“Mindhunter” season 2 captivates viewers

Jonathan Groff portrays FBI Agent Holden Ford (left) as he interviews Jerry Brudos the Shoe Fetish Slayer, played by Happy Anderson in “Mindhunter.”
Photo courtesy Patrick Harbron/Netflix

By Jill Bold/campus editor

True crime junkies of the world rejoice — “Mindhunter” season two is here to satiate the natural curiosity of all murderinos across the land.

This Netflix series directed by David Fincher returned for its second season Aug. 16, dropping nine episodes all at once for the binging pleasure of its massive viewership.  One of the most popular shows on Netflix currently, “Mindhunter” portrays a team of FBI agents led by Agents Holden Ford and Bill Tench and one female scientist Dr. Wendy Carr, who collectively develop the Behavioral Science Unit in the 1970s and ‘80s by conducting interviews with serial killers in an attempt to understand their way of thinking. 

Season one established the ultimate goal of the unit, which is to narrow down the search of an unknown suspect by profiling or listing a variety of characteristics that the killer may possess in order to narrow the suspect pool. Their work during the first season has seemingly pigeon-holed the team, particularly the main character Ford, into believing that serial killers fit a particular profile with no real deviations. 

The newest season showcases the continuation of this work of studying criminals. The team continues these graphic interviews in earnest, supplemented by more support from the higher-ups in the FBI. As expected, the FBI’s additional support serves as a double-edged sword. Politics and the usual meddling occur, but in return the BSU team adds two very famous killers to the interview list thanks to some FBI clout.

This season’s research illuminates new perceptions of serial killers. Numerous incarcerated killers were interviewed throughout the nine episodes, with Son of Sam killer David Berkowitz and the mass-murdering cult leader Charles Manson making appearances to entice viewers to continue to peer into the minds of these brutal men.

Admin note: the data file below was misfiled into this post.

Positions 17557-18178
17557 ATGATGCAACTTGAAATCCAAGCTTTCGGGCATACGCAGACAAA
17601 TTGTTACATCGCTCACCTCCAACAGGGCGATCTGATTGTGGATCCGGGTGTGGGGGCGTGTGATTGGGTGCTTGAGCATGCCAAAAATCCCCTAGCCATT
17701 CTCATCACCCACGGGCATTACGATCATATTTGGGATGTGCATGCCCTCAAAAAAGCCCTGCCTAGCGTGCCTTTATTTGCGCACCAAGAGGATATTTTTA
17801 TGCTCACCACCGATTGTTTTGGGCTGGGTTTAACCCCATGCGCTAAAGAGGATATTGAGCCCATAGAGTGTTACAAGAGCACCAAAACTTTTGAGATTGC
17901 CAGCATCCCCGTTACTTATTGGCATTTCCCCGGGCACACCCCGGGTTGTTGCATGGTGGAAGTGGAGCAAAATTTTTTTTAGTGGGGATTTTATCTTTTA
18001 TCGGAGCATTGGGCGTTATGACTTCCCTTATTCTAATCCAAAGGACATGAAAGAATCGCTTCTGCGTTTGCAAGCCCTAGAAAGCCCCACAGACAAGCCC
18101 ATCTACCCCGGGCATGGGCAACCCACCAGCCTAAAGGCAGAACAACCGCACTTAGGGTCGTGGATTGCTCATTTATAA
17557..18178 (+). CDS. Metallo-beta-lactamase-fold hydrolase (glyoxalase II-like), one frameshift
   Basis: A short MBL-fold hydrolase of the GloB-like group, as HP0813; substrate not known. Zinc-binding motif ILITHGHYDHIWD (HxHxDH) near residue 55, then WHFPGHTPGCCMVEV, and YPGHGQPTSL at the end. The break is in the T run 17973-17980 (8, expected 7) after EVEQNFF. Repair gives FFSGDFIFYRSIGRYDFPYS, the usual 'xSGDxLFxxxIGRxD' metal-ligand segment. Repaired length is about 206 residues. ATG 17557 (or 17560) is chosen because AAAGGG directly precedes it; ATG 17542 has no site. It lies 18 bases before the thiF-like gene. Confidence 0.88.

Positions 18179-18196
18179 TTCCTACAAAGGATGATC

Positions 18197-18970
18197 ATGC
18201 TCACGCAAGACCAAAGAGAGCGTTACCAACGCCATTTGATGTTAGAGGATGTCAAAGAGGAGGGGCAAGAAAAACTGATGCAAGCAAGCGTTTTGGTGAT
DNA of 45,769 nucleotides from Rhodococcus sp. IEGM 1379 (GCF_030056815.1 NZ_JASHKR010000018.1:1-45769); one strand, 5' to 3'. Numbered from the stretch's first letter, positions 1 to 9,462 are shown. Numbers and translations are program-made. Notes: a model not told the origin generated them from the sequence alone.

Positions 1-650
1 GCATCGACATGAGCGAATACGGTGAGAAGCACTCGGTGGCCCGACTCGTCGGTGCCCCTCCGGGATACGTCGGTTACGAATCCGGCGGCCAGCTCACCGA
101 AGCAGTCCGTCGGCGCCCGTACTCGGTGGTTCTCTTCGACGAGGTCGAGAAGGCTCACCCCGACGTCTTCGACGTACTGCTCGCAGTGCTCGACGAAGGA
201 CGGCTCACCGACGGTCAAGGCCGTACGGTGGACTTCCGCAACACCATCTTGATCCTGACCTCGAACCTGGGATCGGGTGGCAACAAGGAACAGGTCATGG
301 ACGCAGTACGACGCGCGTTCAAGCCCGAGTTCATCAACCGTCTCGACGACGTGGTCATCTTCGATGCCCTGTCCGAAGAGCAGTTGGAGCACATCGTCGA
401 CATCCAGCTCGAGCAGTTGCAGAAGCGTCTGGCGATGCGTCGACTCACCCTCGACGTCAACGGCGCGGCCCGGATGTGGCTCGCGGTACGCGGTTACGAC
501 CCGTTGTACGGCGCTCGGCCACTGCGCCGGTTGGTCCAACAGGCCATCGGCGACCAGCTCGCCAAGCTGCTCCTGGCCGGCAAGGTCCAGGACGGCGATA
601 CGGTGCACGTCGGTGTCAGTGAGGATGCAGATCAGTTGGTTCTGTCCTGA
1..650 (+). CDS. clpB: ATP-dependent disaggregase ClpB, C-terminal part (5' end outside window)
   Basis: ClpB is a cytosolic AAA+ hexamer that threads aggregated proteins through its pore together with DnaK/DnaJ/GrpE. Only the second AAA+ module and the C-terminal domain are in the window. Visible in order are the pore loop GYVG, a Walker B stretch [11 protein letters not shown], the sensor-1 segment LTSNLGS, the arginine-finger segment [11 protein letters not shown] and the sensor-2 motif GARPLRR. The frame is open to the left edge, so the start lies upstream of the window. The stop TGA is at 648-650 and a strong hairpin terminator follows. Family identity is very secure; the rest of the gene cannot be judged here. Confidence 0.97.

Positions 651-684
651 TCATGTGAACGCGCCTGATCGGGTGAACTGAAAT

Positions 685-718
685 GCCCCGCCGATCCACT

Several plotlines intertwine to give this season interesting storytelling. This season shows Tench’s family suffering from the events of this season, with his complete dedication to his work throughout these episodes having a profound effect on his loved ones.

Carr attempts to forge a relationship with a female bartender with mixed results.  It’s interesting to see Carr’s life portrayed beyond the realm of her scientific work, especially how she and her girlfriend navigate a homophobic and unaccepting world.

Altlanta Child Murders case was extensively featured throughout the season as the main source of action. Finally arresting the suspect that would eventually be found guilty of some of these murders, the team endures a great deal of frustration and contradiction in dealing with the manipulative and soft-spoken man. The season finale brought together all the work and investigative efforts of the local Atlanta police and the FBI to a sad and seemingly fruitless conclusion.

Some of the most compelling scenes in this series belong to Dennis Rader, living as the undetected BTK Killer. He is an undeniable creep. He lives his life as a seemingly normal human being, and BTK’s role as a terrifying walking contradiction is powerfully juxtaposed against Holden’s almost narcissistic-level confidence that his season one analysis of serial killers is always correct and is now the unwavering standard. Dennis Rader’s mere existence shatters many of the BSU operating theories, and allowed him to elude capture for decades.  Season Two solidifies the fact the BSU team deconstructs most of what they thought they previously knew about serial killers, opening the door for a lot of potential drama in a possible season three and beyond.